The problem is the dogs can’t read “Posted” signs and can easily stray onto land where the commotion of the hunt is unwelcome, Marsh says. Hunts can interfere with those who practice the much more common “still” hunting, or shooting from a stand. Sometimes dogs cross public roads during the pursuit.

“The dogs are more or less moving the deer around,” says James B. Kea, a retired N.C. Agricultural Extension agent. “If they are on a public road, it’s very easy to get fixated on a deer and not see a car coming.”

At some point, it’s time to gather the dogs up and conclude the hunt, whether successful or not. That process can create more trouble.

“The hunter who owns the dog may have problems retrieving the dog because he doesn’t have access to the land where the dogs are,” Marsh says. “The property owner doesn’t want the hunt coming through there.”

Marsh declares himself firmly neutral on efforts to regulate the sport. “I’ve been a party to some of these conflicts on my own property,” he says. “But I try to be tolerant.”

Among those in opposition to the practice is Erica Geppi, state director of the Humane Society of the United States and a member of the umbrella organization the N.C. Animal Federation. Animal rights advocates are concerned about the welfare of both the dogs and the deer in hound hunting.

“We think hunting needs more oversight and parameters,” Geppi says. “We consider hunting with dogs a nonsporting practice, on the deer’s behalf.”

Trainers keep dogs lean to aid with their pursuit of deer, Kea says.

“When the dogs are running, they keep the dogs really slim or trim, they are almost on the verge of being starved,” he says. “Some animal rights people don’t like the way the dogs are treated. You can get a whole lot of people stirred up about that kind of thing.”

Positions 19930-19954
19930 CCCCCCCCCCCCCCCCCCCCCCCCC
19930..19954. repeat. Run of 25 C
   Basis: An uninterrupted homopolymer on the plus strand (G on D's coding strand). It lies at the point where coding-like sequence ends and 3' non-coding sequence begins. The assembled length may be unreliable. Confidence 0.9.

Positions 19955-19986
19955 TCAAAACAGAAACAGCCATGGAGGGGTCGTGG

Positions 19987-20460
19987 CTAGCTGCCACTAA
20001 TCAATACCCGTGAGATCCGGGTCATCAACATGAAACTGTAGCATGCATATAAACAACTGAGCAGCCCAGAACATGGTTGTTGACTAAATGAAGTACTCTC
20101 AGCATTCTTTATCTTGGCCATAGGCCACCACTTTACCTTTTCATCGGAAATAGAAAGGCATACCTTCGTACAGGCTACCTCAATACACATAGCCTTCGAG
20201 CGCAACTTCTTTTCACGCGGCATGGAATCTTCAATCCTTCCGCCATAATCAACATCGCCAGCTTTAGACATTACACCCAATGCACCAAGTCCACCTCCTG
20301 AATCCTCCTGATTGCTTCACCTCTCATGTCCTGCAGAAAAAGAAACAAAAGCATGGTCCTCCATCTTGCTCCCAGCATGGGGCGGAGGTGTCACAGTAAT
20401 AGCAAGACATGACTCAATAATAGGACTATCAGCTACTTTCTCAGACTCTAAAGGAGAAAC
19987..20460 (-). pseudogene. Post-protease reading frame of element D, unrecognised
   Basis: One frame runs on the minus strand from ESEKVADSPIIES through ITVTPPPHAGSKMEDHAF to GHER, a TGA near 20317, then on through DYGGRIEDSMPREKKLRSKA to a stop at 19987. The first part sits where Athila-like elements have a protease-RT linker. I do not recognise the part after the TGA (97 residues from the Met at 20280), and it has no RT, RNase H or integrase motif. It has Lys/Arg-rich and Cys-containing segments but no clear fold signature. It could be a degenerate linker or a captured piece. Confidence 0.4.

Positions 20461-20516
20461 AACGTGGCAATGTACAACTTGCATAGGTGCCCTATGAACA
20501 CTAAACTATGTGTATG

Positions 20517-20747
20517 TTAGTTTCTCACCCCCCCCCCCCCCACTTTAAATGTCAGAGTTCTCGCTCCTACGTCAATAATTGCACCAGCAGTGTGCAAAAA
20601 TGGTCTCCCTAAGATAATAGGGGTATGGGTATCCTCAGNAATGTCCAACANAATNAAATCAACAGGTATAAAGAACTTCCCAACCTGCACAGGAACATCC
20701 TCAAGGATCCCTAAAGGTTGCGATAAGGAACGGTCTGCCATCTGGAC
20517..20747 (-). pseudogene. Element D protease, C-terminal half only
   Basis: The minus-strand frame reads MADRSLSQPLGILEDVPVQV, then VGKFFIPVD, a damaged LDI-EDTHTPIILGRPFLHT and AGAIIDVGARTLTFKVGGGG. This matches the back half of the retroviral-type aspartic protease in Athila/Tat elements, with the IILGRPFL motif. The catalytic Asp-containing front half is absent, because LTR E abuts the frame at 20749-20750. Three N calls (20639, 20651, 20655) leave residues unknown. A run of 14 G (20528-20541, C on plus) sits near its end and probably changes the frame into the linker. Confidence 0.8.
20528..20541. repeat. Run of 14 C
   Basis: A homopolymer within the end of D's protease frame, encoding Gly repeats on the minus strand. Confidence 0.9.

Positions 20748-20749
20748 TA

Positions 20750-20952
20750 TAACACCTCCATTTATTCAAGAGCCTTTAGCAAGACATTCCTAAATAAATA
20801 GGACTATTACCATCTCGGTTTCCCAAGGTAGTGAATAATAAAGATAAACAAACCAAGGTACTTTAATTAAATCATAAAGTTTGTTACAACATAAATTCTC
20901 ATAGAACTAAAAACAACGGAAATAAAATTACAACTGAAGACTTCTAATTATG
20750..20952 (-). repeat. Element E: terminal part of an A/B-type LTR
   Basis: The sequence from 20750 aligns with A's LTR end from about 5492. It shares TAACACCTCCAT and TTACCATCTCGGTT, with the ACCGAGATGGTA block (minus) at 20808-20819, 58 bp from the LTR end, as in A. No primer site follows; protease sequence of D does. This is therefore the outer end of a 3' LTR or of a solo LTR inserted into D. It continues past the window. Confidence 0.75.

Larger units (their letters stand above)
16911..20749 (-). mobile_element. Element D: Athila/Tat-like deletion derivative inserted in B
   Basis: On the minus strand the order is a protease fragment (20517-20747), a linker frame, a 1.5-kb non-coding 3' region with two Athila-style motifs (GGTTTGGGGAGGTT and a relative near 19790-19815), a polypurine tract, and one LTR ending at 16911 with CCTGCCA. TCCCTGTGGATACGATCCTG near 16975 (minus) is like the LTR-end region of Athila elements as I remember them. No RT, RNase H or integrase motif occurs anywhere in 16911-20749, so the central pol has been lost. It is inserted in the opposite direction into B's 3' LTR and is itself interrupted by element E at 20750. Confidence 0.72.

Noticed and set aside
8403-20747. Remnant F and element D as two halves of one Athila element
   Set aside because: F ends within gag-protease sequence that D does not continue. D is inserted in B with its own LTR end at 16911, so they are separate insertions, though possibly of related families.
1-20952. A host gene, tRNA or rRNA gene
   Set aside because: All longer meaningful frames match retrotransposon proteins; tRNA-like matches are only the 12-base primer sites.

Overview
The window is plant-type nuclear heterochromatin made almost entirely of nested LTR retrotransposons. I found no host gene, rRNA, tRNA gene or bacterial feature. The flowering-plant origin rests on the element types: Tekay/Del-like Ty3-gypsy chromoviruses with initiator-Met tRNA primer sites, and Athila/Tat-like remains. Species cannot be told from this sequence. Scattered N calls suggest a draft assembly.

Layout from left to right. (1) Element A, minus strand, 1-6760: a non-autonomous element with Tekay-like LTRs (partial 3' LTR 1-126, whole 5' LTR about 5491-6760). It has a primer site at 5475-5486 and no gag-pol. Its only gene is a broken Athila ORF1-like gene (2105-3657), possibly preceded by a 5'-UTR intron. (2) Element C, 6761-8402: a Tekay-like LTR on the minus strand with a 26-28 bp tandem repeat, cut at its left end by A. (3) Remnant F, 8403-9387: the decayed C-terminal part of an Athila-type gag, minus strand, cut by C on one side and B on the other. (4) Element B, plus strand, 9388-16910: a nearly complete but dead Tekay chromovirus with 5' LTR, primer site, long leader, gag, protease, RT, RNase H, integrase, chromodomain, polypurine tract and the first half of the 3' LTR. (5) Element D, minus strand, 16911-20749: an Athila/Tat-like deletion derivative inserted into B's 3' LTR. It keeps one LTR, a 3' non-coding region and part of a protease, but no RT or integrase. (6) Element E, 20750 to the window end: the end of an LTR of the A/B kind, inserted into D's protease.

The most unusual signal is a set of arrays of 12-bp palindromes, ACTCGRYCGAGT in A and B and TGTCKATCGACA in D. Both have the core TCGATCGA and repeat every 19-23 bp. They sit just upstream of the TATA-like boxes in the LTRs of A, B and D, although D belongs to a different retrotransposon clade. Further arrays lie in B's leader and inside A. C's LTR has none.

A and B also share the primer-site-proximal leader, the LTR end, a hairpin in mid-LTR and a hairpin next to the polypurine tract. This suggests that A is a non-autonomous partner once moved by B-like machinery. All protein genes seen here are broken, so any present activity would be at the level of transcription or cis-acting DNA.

Adds Geppi: “They tend to keep [dogs] chained outside 24–7. They want to keep that wild instinct alive.”

Thus hunting deer with hounds raises myriad issues at a time when regulation itself is being challenged at all levels of government.

The concept of regulating this practice is so contentious that a spokesman for the Wildlife Resources Commission responded to the INDY‘s questions only with a resolution its leaders passed in 2011. After a long series of items beginning with “Whereas,” it says: “Therefore it is resolved that the North Carolina Wildlife Resources Commission, in official session on Jan. 13, 2011, reaffirms its unwavering support for the use of dogs in hunting in North Carolina in all circumstances where such hunting is consistent with the sound conservation of our state’s treasured wildlife resources and not contrary to the protection of the private property rights of its citizens.”

In other words, if all these competing interests are good with hound hunting, the commissioners are, too. As recent developments have shown, the resolution failed to resolve the controversy. Malone says the partiesperhaps the hunters specificallywould do well to adopt the framework of the bill, or some version of it.

“If not,” he says, “we’re going to be forced to do something that’s much more stringent.”

This article appeared in print with the headline “That Dog Don’t Hunt.”